Many immigrant communities also fundamentally challenge the idea of the “nuclear family.” Multigenerational families, as the census calls them, have grown over the years. The 2016 census showed an increase in homes with at least three generations of the same family sharing space. 

When I hear stories about how my parents were raised, and who raised them, I realize how much they mirror the childhood my parents attempted to create for me and my siblings. My mother’s childhood was one of adventure and constant movement. “We would eat breakfast at one person’s house, lunch at another’s, and everyone would sleepover at mine,” she says when I ask her what growing up was like. “We shared grandmas, grandpas. Kids are everyone’s responsibility.”

From the age of four, my father was raised by his grandmother, Furqan, the woman I was named after. She was responsible for dropping him off at nursery school, for his religious and cultural education, for cooking his meals. “She was my roommate,” my father says, describing their closeness. 

When they came to Canada, my parents and immigrants like them brought over their cultural traditions and ways of life. Their understanding of kinship, and what a “traditional family” looks like, necessitated the presence of elders in multigenerational homes who challenge the stereotypes around growing old.

The stories my mother and father share about their childhood tell me so much about the way they understand family. Raising children, and other socially productive acts are not individual or private tasks, as they are often understood to be in this country. Who is considered “immediate family,” and thus who is ultimately capable and responsible for work like child-rearing and housekeeping, is different from the traditional western conception.

The older Furqan passed away in 1996 but her role—as primary caregiver to her grandchildren—has been passed down, with my Ayeeyo playing that part in the lives of her grandchildren. The immigrant conception of the “traditional family” continues. And neither of these women or any of the older women who helped raise me slowed down as they aged. Instead, they stepped into their new roles as pillars of their households.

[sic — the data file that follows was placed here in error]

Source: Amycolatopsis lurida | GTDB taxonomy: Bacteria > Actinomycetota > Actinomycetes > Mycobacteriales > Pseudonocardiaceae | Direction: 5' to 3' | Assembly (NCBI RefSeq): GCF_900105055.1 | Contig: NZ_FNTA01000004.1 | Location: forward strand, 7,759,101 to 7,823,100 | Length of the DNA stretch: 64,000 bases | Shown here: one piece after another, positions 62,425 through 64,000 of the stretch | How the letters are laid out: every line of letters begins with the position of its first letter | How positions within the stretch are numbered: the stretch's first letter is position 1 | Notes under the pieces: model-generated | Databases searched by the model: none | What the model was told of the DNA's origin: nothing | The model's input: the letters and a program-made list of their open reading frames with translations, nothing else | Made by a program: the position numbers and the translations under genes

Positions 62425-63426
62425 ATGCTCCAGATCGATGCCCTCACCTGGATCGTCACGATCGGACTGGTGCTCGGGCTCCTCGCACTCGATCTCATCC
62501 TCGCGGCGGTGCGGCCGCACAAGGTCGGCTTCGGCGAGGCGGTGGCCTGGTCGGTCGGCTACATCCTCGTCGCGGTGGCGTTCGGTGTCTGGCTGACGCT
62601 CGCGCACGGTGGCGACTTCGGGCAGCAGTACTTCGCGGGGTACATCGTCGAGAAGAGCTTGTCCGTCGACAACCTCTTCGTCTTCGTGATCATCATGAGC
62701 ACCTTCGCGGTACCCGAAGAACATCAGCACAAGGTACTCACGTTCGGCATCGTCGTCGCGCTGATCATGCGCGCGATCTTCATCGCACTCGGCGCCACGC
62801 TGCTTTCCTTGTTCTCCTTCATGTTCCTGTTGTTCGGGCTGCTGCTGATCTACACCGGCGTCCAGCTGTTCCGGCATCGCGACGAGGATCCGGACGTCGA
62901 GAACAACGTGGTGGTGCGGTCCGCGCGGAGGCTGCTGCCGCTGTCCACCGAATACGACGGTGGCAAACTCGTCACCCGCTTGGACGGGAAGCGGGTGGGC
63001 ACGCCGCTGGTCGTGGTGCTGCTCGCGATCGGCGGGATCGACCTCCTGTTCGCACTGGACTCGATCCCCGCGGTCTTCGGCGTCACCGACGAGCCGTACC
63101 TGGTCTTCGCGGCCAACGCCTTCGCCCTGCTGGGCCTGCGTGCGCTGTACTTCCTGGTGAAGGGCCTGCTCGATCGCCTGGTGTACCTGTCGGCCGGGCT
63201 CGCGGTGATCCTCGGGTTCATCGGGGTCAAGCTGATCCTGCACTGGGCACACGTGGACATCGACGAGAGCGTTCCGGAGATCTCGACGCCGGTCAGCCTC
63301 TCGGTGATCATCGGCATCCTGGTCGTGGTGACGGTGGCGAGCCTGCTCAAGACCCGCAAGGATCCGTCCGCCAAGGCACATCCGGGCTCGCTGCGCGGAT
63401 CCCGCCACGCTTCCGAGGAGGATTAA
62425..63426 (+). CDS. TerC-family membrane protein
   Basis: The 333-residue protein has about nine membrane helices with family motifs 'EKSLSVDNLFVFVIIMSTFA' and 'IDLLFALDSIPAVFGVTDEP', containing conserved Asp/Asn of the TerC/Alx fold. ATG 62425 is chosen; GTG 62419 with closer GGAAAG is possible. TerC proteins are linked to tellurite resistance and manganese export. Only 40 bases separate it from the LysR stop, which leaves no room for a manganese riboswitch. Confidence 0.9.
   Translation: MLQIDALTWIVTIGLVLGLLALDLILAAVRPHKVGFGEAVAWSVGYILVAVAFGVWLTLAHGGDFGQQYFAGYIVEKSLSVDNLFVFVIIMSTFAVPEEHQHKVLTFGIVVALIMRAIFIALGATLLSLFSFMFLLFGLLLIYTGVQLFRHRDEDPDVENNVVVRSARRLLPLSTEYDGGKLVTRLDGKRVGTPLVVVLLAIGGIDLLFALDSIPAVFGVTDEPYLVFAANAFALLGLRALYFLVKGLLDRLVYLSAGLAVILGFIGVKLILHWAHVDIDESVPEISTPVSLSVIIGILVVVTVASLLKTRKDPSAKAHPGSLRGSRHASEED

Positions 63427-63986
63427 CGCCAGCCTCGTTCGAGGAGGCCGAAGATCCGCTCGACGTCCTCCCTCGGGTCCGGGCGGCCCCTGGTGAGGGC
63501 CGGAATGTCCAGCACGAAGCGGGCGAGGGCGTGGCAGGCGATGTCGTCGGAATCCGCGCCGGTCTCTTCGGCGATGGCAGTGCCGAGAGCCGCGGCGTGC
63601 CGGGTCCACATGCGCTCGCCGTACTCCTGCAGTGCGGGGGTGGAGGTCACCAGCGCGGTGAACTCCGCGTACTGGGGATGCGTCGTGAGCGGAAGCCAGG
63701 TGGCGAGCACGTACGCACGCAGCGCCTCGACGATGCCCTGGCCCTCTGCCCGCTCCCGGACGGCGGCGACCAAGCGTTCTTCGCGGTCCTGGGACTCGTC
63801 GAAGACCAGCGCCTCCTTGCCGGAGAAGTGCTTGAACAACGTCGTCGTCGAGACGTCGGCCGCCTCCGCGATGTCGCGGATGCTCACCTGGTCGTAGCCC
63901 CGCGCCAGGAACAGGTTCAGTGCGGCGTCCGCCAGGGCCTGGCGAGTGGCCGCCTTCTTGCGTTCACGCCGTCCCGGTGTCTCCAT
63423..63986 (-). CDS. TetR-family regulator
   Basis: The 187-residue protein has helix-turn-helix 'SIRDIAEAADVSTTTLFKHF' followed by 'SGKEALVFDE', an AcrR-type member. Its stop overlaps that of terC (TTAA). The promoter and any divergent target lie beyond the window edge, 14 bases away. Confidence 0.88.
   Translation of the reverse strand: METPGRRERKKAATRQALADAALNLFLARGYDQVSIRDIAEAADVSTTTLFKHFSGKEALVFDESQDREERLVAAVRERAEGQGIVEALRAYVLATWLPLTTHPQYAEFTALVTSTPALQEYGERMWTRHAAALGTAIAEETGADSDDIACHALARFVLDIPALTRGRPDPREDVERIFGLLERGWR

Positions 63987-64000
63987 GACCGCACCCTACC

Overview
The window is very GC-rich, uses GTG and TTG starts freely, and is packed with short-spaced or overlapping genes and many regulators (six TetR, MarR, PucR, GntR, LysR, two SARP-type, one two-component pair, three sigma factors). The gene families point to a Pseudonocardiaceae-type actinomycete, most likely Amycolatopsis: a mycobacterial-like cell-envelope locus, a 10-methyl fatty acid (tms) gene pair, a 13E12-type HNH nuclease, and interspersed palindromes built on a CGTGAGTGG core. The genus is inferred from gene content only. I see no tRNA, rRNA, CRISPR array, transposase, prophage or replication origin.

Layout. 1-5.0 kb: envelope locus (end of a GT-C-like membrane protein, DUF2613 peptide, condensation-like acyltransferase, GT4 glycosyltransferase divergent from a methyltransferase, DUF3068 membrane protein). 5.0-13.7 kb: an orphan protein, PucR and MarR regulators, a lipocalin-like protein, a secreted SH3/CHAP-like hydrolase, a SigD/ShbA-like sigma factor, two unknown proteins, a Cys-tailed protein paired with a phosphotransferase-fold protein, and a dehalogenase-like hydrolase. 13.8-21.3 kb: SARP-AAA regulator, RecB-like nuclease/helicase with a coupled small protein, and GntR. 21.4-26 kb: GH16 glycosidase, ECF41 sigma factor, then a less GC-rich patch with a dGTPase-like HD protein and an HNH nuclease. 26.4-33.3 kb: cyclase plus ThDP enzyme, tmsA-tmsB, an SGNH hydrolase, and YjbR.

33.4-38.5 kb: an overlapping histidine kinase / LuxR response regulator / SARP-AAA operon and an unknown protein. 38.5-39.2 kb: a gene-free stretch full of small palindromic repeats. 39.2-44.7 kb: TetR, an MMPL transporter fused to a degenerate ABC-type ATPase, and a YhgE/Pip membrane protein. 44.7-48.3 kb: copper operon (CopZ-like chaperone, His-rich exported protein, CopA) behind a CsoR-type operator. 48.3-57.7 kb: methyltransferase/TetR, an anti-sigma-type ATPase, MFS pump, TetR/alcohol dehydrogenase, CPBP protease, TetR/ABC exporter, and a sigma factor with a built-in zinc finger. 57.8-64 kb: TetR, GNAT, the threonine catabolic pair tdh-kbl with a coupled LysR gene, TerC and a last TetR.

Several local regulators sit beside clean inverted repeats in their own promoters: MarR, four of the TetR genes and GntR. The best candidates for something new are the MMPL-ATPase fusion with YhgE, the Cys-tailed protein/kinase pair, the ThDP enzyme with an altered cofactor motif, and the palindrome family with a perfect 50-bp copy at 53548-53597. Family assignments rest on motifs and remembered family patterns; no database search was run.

The idea of the “nuclear family” has shifted for all of us during COVID-19, depending on who we are quarantining with and who it is safe to be around. This current health crisis has made it so I cannot be with my grandparents the way I usually would be. Recipe sharing and lectures on religion that would take place in their kitchen or our living room are now transmitted through the phone. 

At the start of the school year, parents in middle- and low-income neighbourhoods were warier of in-person school. So many immigrant families in this city are built and function like the one I am a part of, as middle- and low-income neighbourhoods have larger shares of multigenerational households. This means people like my Ayeeyo Barliin are more likely to live with their grandchildren, who are still attending school right now and risk being exposed to the virus and bringing it home. 

The ongoing pandemic has proven more than once that what is “normal” can change quickly. Quarantining, masks, and standing six feet apart in public spaces have all taken some getting used to, and the fact that my house feels a little more empty than normal will as well. COVID-19 has revealed there is a lot to reconsider about how we relate to each other. Family is a social institution, and like any social institution, its arrangements impact us all. 

Current circumstances have forced us to examine how our cities are shaped and governed. Dealing with questions around infrastructure and long-term care homes will require a more nuanced outlook on ageing and how we build communities with our elders in mind. Attempting to find answers to these issues raises so many questions. What does it mean to age “the right way?” What does it mean to fully appreciate the roles older people play in our communities? How can we do a better job of honouring elders, and their contributions to our lives, especially when we can’t be around them?

If Ayeeyo Barliin were able to be here with me, in her usual spot on my gold and brown living room couch, she’d beckon me to her side and say, “Aamus, taas way ka badan tahay madaxaaga.” 

“Hush, now. That is too much for your head alone.”